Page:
Tuesday, 8 March 2011

When You're Smiling.

I smile too much. Apparently.

I had a conversation with my Shihan recently regarding my kata performance. My Bassai Dai is really coming on now, I have the pattern nailed and I’m improving on the stances all the time. What Shihan was concerned about was the level of intensity I portray in my kata (all of my kata, not just Bassai). Apparently I look like I’m enjoying myself way too much (probably because I am… I LOVE Kata). I’m usually smiling just a little bit too much. Unfortunately I should be looking like I’m about to rip someone’s head off… and the smiling kind of belies that message.

So. I need to work on my intensity.

I’ve been trawling the old WWW looking for some information about improving kata and this sequence seems to crop up again and again:

1. Learn the pattern
2. Perfect the form
3. Understand the bunkai
4. Practice with the utmost seriousness and intensity

I think I’m falling down at number 3 on this list. I’m reminded of SueC’s post about “Speaking Kata”.

The bunkai is where I struggle most when it comes to my kata. Not so much in the earlier ones, but as we get further up the syllabus and the movements are more complex I can’t always “see” the application of particular sections. Without being able to see the Bunkai it’s difficult to imagine your opponent….. which is where I’m falling down between step #3 and step #4, because I think for step #4 you really have to be able to see your imaginary foe when performing your kata. Without envisioning the opponent, you may as well be dancing. Without the bunkai it’s hard to put in the required intensity. You could fake it so some degree I suppose, but I imagine it would come across as somewhat contrived if that were the case.

I am improving in terms of my Bunkai. In fact, it’s occupying a lot of my mental karate time these days (I always find myself taking advantage of those times when my brain isn’t occupied to get in some cerebral karate… going through kata patterns and bunkai in my head). Kendo and I have been working on some bunkai at home too (that’s his favourite part of kata and is really making him grow to like it even though he really didn’t enjoy it at first). It's slow going though.

I guess my progress in speaking kata is somewhere between my Dutch (I know one word that is pretty much useless in every day conversation*) and my French (where I can ask for a beer, a cheese and ham toastie, the toilet, a train station, a room with a shower and interpret directions). In between French and Dutch. In geographically terms my kata is Belgium!! LOL.

For the time being, I’ll concentrate on smiling less, and looking fierce more! Time to invest in a “game face”.

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In other karate stuff, I realised I completely forgot to blog about our Kenjutsu seminar…. More on that when I have time.

I’ve also just finished reading this book:

Living the martial way from Amazon.co.uk

A.Maz.Ing! I totally loved it. So much so that I’m considering reading it again (once I’ve prised it out of Kendo’s grubby little hands – no surprise he’s loving it too). More thoughts on that once I’ve gotten my head around all the posts I’ve been thinking about lately. So many karate questions…. So little time!!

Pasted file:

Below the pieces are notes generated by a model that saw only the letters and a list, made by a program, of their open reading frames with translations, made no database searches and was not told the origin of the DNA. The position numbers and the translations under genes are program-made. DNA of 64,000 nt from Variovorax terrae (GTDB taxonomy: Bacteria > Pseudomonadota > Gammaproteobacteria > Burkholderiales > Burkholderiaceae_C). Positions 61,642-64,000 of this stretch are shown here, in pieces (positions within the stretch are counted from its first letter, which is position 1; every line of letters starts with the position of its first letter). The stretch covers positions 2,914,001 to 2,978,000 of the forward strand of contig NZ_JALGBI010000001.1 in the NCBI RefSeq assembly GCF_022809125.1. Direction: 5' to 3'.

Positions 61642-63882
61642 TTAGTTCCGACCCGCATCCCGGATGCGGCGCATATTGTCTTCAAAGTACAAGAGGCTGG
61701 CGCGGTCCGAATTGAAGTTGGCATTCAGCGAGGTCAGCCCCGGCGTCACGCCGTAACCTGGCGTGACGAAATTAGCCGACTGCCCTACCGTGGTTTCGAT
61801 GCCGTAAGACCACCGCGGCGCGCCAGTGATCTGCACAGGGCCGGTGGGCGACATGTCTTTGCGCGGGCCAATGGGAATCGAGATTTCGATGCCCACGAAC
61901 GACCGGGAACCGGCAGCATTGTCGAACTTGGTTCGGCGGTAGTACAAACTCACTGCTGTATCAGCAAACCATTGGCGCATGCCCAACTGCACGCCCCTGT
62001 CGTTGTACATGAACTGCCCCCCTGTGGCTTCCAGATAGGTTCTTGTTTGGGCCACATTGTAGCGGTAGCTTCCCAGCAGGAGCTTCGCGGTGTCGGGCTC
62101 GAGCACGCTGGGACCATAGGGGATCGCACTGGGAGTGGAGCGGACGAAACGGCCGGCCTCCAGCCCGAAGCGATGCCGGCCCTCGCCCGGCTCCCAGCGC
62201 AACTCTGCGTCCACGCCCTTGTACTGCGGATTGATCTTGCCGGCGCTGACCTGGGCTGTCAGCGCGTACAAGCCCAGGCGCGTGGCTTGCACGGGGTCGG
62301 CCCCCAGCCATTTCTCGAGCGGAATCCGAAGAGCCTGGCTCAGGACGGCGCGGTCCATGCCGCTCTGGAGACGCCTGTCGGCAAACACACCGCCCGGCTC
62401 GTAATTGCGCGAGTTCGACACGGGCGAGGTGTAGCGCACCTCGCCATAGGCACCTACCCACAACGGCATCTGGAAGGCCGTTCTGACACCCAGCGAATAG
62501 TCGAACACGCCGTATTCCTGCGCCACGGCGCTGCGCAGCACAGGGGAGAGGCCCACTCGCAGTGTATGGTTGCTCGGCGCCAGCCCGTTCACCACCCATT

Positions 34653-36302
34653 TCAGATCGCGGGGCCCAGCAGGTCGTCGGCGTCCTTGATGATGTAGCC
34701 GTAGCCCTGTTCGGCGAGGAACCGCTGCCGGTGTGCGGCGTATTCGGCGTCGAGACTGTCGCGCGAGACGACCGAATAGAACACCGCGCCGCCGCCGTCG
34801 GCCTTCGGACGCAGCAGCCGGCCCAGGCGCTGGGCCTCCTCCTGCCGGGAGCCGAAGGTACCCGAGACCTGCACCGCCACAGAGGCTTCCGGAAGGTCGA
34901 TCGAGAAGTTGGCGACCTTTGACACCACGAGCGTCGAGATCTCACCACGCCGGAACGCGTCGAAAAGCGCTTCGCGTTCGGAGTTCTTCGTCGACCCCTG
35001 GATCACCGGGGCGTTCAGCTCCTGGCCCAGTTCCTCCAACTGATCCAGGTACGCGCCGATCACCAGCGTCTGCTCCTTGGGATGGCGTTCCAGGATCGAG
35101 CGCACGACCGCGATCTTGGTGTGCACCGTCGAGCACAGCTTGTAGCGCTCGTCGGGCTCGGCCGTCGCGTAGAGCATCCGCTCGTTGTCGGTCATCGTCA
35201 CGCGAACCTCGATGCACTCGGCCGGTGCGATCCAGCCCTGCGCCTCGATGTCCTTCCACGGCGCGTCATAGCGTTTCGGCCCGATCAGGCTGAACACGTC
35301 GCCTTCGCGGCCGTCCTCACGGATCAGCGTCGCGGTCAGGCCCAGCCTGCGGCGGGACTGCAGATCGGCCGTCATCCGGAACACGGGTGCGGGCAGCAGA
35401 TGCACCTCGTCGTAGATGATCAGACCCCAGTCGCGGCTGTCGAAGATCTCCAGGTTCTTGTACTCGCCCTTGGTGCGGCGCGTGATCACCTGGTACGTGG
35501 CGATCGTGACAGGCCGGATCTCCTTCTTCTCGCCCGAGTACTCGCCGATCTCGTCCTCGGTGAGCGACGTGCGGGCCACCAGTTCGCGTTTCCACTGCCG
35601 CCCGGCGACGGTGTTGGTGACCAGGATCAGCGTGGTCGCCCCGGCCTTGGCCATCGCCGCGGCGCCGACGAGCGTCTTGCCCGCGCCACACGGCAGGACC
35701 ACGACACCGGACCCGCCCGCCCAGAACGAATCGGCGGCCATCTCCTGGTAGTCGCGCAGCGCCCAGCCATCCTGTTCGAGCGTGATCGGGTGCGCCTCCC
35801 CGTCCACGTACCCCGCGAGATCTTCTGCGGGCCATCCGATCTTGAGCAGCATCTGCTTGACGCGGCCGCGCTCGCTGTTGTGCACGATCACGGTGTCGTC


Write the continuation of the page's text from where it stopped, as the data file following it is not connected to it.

TTFN

*Should you be even the slightest bit curious, the one Dutch word I know is gezellig. See, not much use really.

3 comments:

  1. Becuase I've recently moved from Shotokan to Wado Ryu I've had to relearn my kata - even the very basic ones asthey have different applications. For example in shotokan heian techniques that are taught as strikes are often blocks in the Pinan equivalent. This reminded me tht when I first learnt kata I learnt the bunkai of each move and then the pattern. I think we should all try to go back to this way of learning - what do you think?

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  2. As Marie already said Bunkai is my favourite aspect of kata so obviously I agree with you suze. In fact I would go so far as to say I struggle with the kata more when I dont understand its application... I just cant learn patterns by rote.

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  3. This made me chuckle Marie - we also have several students who smile their way through kata, sparring and pretty well everything else. There's something slightly sinister about an opponent who's smiling at you just before they try and hit you or throw you to the ground. LOL. I apparently look worried rather than serious so I'm not sure whether that's better or worse than smiling!

    As for kata and bunkai, sometimes I see techniques(bunkai) in the kata and sometimes I see kata in techniques. So for instance if we were being shown an ippon kumite technique I might suddenly think, hey that looks like a move out of Rohai or pinan godan for example. I don't know if I'm supposed to see kata in technique or technique in kata but it's as if technique and kata are starting to fuse together for me. To be honest I think we have to many kata in our system to be able to study the bunkai properly so I'm hoping after I get my black belt I'll have more time to study this more fully. I think it's a life times work though!

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